by William J. Seifert

Some people called her ‘Plain Jane’. Others named her ‘Skeleton’. I found her graceful.

A skinny and frail girl with high sharp cheek bones, she carried a subdued confidence that walked slow and tired. She worked as a waitress, and wore the bruise of poverty. In the desert, the poorest people never really look clean. Dust is another part of your wardrobe. It hangs on you, and falls asleep.

I would watch her as I drank and played video poker. She fascinated me. She seemed very young. But the dust made it impossible to tell her real age. Up close, she looked older than I believed she was. Heavy makeup unsuccessfully covered the acne on her chin and jaw. Her eyes were dull, but could tighten and darken when engaged.

There was something in her that I gravitated towards. I could not name or describe this allure, but it was there. She reminded me of Audrey Hepburn. Something magnetic lived and breathed inside her bright and neon. I tried to envision the glow that hummed and buzzed in her chest. I knew it was there; surrounded by a fence of smooth, white ribs. I wanted to be near it.

We would talk to each other sweet and nice. The conversations wouldn’t last long. They were defined by an uncomfortable feeling that neither of us wanted to say anything more and ruin the pleasantness. It was as if neither of us had faith in words and gestures. We nervously took what we could and quickly retreated.

We started to make plans to meet places. Every time, one or both of us wouldn’t show. It was a strange dance of refusing commitment based on fear of rejection. But we kept making plans, hitting our head against the wall. It became our thing, a dark, sad, and twisted game of flirting; each of us taking turns extending our hand and then pulling it away.

People would tell me how she had been seen out on the edge of town. A guy I knew from the electric company told me the story. He was called to a transformer on the outskirts of town—out where there is nothing but stoic rock, angry dirt, hot screaming winds, and pretentious mountains. When he got there, a red pickup truck was sitting next to the transformer. He swears to me that ‘Plain Jane was blowing this guy that had to be seventy years old!’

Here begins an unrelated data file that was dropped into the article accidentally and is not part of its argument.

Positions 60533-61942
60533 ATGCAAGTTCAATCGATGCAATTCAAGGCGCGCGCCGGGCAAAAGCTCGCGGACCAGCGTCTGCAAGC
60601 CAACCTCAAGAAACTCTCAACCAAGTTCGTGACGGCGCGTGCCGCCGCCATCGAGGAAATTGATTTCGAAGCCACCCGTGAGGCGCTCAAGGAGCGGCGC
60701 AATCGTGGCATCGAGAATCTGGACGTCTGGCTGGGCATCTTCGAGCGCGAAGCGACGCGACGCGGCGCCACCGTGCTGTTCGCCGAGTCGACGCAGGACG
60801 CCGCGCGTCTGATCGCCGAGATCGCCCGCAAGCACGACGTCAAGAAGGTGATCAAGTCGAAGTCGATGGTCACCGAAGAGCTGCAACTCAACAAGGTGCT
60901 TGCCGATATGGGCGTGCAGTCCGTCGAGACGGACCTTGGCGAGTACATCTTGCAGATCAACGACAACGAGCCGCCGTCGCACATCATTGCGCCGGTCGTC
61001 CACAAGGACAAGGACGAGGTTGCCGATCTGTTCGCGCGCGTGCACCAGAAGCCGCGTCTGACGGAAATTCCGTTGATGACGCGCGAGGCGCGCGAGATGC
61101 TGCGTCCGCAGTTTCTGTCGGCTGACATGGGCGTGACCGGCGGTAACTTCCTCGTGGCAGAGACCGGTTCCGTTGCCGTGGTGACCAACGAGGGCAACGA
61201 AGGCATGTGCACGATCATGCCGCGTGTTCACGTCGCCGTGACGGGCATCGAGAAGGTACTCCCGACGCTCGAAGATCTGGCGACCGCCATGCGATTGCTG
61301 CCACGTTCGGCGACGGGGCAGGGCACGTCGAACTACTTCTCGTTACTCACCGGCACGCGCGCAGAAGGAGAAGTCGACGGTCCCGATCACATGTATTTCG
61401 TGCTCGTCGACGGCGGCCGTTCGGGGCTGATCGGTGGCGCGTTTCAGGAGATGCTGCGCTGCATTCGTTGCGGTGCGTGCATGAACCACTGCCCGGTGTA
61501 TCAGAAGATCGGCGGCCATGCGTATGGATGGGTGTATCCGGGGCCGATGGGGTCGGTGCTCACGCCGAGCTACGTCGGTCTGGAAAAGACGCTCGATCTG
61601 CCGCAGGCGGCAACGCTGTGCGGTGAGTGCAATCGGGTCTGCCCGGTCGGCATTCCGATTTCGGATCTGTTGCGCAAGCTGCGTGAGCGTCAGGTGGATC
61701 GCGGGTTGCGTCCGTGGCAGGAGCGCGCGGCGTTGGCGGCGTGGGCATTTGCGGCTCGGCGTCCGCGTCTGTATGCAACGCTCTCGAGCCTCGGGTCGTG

Part of me didn’t believe him, and part of me thought it made sense. This desert town is so remote and other worldly, anything is usually possible. It is a land of dark magic that hides in whatever shade is found. A place marked by dried and cracked open wounds that mirror the landscape. How you ended up here is predominately the reason why you do the things you do. There are no excuses here, only the fact that everyone is broke.

It is a place that is unforgiving, because it doesn’t seem to notice. The constant sun melts your strength like a box of liquefying crayons, where all the colors become one—survival. The heat yelps in your ear as it rides your back. Faith must be taken away and buried deep in the earth in order to stay cool because the hot dust covers your eyes, coats your lungs, and paints your brain. In no time at all, things begin to become so real, so stark and primordial, that you believe them to be unreal. All hope is lost in the middle of nowhere, saturated by poverty and dirt. The only thing to do is to see how far you can go in the only direction available, the wrong one.

William J. Seifert

2 thoughts on “Dust

  1. Excellent story William… Very descriptive, I had to take a shower after reading it to get the lingering dust off. Your last line summed everything up. I look forward to reading more.

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